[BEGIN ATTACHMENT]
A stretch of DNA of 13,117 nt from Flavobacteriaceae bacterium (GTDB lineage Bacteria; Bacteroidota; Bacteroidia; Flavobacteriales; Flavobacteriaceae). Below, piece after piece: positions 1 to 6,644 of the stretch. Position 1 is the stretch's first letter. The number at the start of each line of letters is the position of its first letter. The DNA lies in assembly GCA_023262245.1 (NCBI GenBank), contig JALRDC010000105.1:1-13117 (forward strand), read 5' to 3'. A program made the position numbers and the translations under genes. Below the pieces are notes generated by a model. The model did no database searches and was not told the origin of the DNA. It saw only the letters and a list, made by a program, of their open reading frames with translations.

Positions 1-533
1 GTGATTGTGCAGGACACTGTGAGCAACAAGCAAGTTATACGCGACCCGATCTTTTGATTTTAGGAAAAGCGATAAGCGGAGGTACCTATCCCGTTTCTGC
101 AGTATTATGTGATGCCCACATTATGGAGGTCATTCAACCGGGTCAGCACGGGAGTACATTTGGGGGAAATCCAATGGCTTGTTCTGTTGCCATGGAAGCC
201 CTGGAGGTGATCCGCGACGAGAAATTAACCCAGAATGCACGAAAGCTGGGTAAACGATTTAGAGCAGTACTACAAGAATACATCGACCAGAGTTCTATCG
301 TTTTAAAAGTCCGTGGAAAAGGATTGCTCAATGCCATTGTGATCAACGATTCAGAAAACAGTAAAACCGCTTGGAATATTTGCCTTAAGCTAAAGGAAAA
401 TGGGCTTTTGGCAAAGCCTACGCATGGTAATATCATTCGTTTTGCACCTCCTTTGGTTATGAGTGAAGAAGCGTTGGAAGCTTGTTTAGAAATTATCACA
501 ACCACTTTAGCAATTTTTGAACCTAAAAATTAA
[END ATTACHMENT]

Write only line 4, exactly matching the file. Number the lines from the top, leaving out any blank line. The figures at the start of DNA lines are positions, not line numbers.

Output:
101 AGTATTATGTGATGCCCACATTATGGAGGTCATTCAACCGGGTCAGCACGGGAGTACATTTGGGGGAAATCCAATGGCTTGTTCTGTTGCCATGGAAGCC